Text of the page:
Politically deprived groups are more likely to rebel. But does a revolt increase the likelihood of achieving political rights? Carlo Koos about the effect of ethnic rebellion on overcoming deprivation.
© Reuters/George Esir
Research on ethnic conflict has largely focused on the determinants of why ethnic groups rebel. Since Gurr’s (1970) seminal work on rebellion, the relative deprivation of groups has been viewed as a major cause of violent uprisings. Recent studies have found strong empirical support that horizontal inequalities between and the deprivation of ethnic groups within a society are robustly associated with civil wars (Cederman et al. 2011; Cederman et al. 2010; Stewart 2008; Østby et al. 2009; Østby 2008).
Remarkably, most of these studies appear to implicitly share a particular view on the function of violent rebellions: an ethnic group’s rebellion is a strategy to improve the group’s political status. Of course this assumption makes sense, as groups will only resort to violence if they expect that the benefits of rebelling outweigh the costs. However, this claim has received surprisingly little explicit scholarly attention. As Mack (1975: 175–176) noted almost 40 years ago, "In the field of conflict research, the study of the outcome and the conduct of wars, as against that of their etiology, has received remarkably little attention. The outcome of 'asymmetric conflicts' […] has been almost totally neglected." Since then, the theoretical and empirical literature has clearly grown extensively, but research on the effectiveness of rebellions has not.
This article contributes toward filling this gap and asks whether rebellions by deprived ethnic groups help to overcome political deprivation. Violent rebellions and civil wars are bloody endeavors that disrupt and traumatize societies, sometimes even two or three generations. Considering the bloodshed and atrocities associated with civil wars, rebellions are hardly ever efficient. But are they effective – that is, do they put governments under enough pressure so that they at some point grant the rebel groups political rights?
In this article I propose that violent rebellions are an effective tool for deprived ethnic groups to overcome deprivation and attain political rights. Theoretically, when governments deprive particular ethnic groups within a nation, they do so intentionally – not accidentally. By depriving ethnic groups, governments exclude them from engaging in conventional political channels and drive them toward violent rebellion (e.g. Gurr 2000: 157). Hence, violent rebellion becomes a viable alternative for deprived groups.
History has witnessed plenty of politically excluded ethnic groups that have resorted to violence against the state and have succeeded in overcoming their deprivation. One example is the Ijaw’s violent conflict with the Nigerian government and the subsequent nomination of Goodluck Jonathan as vice president. Another example is the struggle of South Sudanese ethnic groups against the Sudanese government, which led to autonomy arrangements, government representation and finally independence. There are plenty of other examples of how rebel ethnic groups have achieved political rights after (oft-enduring) violent struggles.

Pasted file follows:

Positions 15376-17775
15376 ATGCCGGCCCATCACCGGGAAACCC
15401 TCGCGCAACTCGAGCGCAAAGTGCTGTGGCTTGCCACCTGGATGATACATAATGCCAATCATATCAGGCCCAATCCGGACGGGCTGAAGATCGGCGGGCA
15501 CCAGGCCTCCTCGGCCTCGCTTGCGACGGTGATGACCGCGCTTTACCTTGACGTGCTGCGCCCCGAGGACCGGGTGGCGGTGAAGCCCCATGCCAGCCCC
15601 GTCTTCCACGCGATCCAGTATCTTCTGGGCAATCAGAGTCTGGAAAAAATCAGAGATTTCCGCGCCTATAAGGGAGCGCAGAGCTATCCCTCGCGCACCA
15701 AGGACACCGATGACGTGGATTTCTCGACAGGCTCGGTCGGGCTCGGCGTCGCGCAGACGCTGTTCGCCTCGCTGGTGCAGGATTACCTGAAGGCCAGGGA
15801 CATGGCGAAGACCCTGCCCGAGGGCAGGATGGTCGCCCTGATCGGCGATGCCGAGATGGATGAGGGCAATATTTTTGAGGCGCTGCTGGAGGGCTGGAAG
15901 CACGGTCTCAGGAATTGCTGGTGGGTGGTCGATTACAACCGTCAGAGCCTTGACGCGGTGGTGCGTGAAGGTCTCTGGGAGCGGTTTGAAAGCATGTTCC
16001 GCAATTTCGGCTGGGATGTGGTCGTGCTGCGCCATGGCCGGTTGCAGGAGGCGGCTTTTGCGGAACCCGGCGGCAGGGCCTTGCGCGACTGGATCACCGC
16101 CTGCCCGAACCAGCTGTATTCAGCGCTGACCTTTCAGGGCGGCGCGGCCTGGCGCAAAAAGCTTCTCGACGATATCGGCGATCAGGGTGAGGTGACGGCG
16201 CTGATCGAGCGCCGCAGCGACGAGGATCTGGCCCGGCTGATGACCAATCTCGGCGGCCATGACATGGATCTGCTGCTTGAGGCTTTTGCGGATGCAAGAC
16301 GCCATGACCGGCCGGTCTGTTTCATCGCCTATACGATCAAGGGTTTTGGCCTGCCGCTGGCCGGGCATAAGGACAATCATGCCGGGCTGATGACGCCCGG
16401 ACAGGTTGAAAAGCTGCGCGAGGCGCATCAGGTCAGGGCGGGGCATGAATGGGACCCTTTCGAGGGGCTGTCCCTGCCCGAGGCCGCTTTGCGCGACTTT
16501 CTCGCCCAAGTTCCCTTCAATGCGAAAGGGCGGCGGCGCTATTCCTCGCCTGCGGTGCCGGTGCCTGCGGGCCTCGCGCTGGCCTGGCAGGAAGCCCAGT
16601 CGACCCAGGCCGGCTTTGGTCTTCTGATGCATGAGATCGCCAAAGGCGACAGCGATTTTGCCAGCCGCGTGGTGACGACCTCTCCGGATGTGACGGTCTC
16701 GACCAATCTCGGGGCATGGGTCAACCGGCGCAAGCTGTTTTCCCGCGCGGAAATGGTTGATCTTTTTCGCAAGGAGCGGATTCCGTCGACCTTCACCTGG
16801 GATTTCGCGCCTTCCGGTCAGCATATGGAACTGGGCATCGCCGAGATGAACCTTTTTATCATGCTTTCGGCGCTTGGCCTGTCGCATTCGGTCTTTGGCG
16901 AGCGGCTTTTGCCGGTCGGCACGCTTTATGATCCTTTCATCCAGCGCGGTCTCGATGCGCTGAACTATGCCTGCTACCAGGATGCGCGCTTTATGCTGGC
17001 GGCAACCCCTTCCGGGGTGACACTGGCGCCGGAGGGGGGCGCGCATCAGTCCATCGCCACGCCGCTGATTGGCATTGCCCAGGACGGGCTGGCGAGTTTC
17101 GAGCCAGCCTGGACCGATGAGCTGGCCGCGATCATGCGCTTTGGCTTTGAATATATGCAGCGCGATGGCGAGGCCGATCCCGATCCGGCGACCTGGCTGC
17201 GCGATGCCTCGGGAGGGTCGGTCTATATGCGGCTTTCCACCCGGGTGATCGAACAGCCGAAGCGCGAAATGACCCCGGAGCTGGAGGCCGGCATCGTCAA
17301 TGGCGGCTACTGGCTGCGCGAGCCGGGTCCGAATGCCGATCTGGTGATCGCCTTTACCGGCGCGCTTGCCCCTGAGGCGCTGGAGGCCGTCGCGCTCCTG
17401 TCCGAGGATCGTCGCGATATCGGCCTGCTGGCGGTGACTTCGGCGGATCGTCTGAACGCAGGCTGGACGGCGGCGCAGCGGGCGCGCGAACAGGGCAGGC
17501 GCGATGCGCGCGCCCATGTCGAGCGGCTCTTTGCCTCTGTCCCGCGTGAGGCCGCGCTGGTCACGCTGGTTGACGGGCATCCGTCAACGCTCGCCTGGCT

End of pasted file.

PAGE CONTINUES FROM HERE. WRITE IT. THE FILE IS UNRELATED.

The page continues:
These groups would have known that warfare would be costly and that the state security forces would be militarily stronger. Nevertheless, that knowledge did not stop any of these weaker groups from rebelling. Of course, not all rebelling groups win against the state; victory, however, may not actually be the objective. The target of overcoming deprivation and achieving political rights is more modest than defeating the state and the groups in power. By rebelling, ethnic groups – often implicitly – aim at increasing the costs of deprivation to the point where granting political rights becomes cheaper to those in power.
To test the argument that ethnic rebellion helps groups to overcome deprivation, this paper uses information from the Ethnic Power Relations (EPR) dataset. Utilizing time-series-cross-section data on the political status of ethnic groups, I find robust support for the claim that previous rebellions were associated with overcoming deprivation and achieving political rights.
This article continues as follows: I introduce the relevant literature, outline the theoretical line of reasoning (i.e., when and why rebellion works) and derive the hypothesis. I then use the case of the Ijaw in Nigeria to illustrate the logic of the argument, after which I introduce the statistical analysis of ethnic groups’ access to political power. I then present my conclusion and discuss the wider implications of my findings.
Read more: Koos, Carlo (2014), Does Violence Pay? The Effect of Ethnic Rebellion on Overcoming Political Deprivation, GIGA Working Paper, No. 244, March 2014, Hamburg: GIGA
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